Colaba War Hosp
28th March 19
I posted a letter to you at Karachi I think, or was it here I wonder? Anyhow we arrived here on the 24th & are now installed in this hospital. Colaba is a sort of suburb of Bombay, about 4 miles out, on a tongue of land jutting out into the sea, so it gets a good breeze from both sides.
The hospital was formerly the ordinary military hospital for troops in the Bombay area, & of course during the war has always been full: though now it is fairly empty. There are about 50 of us here, & I know several of the other patients. We are very comfortable, but this is a much stricter hospital than any of the others I have been in & very military altogether! I think I am much the same as I was, nothing definitely wrong you know, but just run down & a bit war-worn. I don’t know what they will do to me, but some day I shall come up before a board and they will decide. It’s very hot & steamy here, just the sort of weather I loathe! So I hope they won’t keep me long.
We are allowed out into Bombay, & I have been in twice: Yesterday I went to tea with the Australian Sisters of the “Varela”, in their shore quarters down at the docks, very nice- But the doctors here say I am not to take too much walking exercise, which seems rather silly, but I suppose they know best. However there are lots of taxis to be had so that’s all right. I have been to one or two clubs in Bombay & met heaps of fellows I know, mostly on their way home on leave or demobilisation.
There was a mail in yesterday, & I have tried to stop my letters going on to M.E.F. so perhaps I may get some today. I told you, I think, that I had’nt cabled, as really private cables are not worth the money, they take I’m told as long as a letter, as there is so much government work to be got through, & a great many of the lines are interrupted. I wonder if they’ve informed you officially of my admission to hospital & if so I hope they have not sent any very alarming wires.
Jellicoe’s ship, the New Zealand, is here just at present, & he himself came back from a trip up-country yesterday. They go to Karachi today & then come back here again. I must try & get aboard for a look round if I’m still here. People are simply flocking home to England, & every ship is full of women & children I believe and passage rates are exorbitant, though I think they are reducing them a bit now- I am sending you a ‘Basrah Times’ (Topher & Dick seem to be sending you Egyptian Gazettes so I thought I would too!) but this one has the extra interest of having a word to say about us at Ramadi, so I thought you might like it for your book-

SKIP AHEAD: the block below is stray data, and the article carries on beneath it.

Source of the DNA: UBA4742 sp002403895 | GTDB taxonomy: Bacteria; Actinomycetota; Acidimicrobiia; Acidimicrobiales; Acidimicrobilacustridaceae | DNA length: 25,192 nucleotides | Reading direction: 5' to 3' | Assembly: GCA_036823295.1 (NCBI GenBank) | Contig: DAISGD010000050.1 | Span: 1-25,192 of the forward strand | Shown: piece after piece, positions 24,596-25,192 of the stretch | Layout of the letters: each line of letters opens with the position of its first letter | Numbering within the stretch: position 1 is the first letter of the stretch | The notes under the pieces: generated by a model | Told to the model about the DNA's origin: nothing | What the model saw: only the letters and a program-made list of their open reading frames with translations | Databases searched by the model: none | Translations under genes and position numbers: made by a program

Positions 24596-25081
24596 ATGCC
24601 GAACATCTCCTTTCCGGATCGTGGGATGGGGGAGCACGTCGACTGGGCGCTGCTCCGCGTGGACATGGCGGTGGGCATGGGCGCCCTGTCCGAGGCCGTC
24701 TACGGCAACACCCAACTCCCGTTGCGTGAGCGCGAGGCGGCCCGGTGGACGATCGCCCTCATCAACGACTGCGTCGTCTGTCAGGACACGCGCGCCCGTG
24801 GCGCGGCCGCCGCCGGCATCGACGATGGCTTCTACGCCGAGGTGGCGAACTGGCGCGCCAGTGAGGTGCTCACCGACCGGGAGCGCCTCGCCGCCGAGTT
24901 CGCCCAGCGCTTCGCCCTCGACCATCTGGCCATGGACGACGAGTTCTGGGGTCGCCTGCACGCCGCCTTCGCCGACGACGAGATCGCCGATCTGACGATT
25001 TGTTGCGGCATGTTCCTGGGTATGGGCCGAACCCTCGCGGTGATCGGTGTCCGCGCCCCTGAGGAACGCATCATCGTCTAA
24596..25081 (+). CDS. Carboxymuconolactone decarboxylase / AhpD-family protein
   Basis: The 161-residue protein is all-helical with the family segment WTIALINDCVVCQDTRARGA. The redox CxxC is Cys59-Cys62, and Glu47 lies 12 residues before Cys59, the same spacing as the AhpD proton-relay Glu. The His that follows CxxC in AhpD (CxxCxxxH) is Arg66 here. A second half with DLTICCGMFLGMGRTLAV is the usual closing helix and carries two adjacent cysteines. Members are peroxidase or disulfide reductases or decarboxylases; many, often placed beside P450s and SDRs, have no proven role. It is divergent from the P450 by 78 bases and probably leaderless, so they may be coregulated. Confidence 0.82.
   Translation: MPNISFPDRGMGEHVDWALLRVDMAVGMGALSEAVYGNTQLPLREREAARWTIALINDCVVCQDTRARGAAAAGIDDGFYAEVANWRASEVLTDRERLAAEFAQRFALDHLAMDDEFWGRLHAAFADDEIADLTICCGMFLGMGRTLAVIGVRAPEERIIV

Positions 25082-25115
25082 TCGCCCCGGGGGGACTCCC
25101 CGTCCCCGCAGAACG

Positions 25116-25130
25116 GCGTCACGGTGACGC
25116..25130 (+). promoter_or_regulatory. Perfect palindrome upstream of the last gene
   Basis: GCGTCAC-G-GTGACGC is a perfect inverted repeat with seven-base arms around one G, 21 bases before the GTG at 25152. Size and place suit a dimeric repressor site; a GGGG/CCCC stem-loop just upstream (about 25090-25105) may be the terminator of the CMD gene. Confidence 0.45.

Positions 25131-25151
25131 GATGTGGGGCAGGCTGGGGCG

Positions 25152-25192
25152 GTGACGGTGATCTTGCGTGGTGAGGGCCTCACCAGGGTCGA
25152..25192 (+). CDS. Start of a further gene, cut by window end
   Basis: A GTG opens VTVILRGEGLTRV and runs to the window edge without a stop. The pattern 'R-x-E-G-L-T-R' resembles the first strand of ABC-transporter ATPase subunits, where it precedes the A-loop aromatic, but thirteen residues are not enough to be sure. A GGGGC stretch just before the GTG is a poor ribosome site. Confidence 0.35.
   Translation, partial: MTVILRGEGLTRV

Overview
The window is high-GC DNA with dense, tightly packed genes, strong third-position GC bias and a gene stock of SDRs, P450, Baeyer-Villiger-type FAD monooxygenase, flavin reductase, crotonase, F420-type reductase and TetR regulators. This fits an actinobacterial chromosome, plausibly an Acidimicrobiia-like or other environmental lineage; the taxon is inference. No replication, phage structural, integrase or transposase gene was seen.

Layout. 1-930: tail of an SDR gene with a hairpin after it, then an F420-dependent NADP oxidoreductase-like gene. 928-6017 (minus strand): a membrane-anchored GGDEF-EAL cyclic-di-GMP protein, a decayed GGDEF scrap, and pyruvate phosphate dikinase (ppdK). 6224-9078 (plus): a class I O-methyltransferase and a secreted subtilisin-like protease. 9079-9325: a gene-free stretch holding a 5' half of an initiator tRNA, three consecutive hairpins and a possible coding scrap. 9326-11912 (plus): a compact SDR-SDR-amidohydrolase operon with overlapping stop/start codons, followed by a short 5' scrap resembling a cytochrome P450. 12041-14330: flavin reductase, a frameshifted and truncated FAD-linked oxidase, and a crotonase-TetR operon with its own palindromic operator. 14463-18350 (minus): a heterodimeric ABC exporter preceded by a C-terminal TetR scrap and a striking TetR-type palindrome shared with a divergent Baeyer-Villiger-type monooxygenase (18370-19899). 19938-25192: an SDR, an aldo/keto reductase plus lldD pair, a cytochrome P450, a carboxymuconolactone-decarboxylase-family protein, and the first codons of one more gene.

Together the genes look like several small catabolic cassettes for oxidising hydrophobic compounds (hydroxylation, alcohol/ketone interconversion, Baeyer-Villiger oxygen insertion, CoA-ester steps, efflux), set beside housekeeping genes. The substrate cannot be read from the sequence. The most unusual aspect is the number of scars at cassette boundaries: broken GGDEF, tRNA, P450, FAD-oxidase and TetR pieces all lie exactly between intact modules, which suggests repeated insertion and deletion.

Is’nt this wretched paper, it’s like writing on blotting paper. Nell writes long letters from Delaford, & obviously enjoyed herself tremendously. I wonder if Jim & Topher have arrived home yet; & Murray too. Despite labour troubles & strikes & difficulties of travel the one word ‘home’ seems to be on everyone’s lips! What ever disillusionment- if any- awaits them there, the fact remains that nearly everyone wants to go there.
Being in hospital certainly has its advantages, one meets so many fellows from all sorts of odd corners. I have had most awfully interesting talks with a man who has been buying mules in China most of the war, being unfit for service owing to a jab in the tummy from a Prussian lance at the Marne in ’14: & while in China he was hung by some brigands but cut down just in time when they searched his pockets & found an Imperial passport or something which frightened them out of their lives. Fellows from Persia, where all sorts of things have been going on that have never reached the papers: & one man from there who was alone in a fort miles from anywhere with a man called Cumming, who shared a room with me at Sandhurst. He died of influenza there, poor chap, & this other fellow tells me he burnt his body & brought the ashes back 150 miles for burial, as the Persians would have desecrated any grave in those wild parts.
In fact you can get thrilling stories almost every 5 minutes of the day – and I don’t think they are liars, as they only speak under compulsion & with much questioning. There is one Gardner too here, who was on the ‘Persia’ with me; I have met nearly all of the officer survivors now in my wanderings, all except 2 in fact-
I must write to Ben & Nell sometime today. I am going out to tea at the Yacht Club this afternoon, it’s the star-turn club of Bombay & all the best people belong to it. One day I must overhaul my Kit which I left at Cox’s when I first went to Mesopotamia. I don’t suppose 2 years in this damp Bombay heat has done it any good.
Best love to all
yr loving son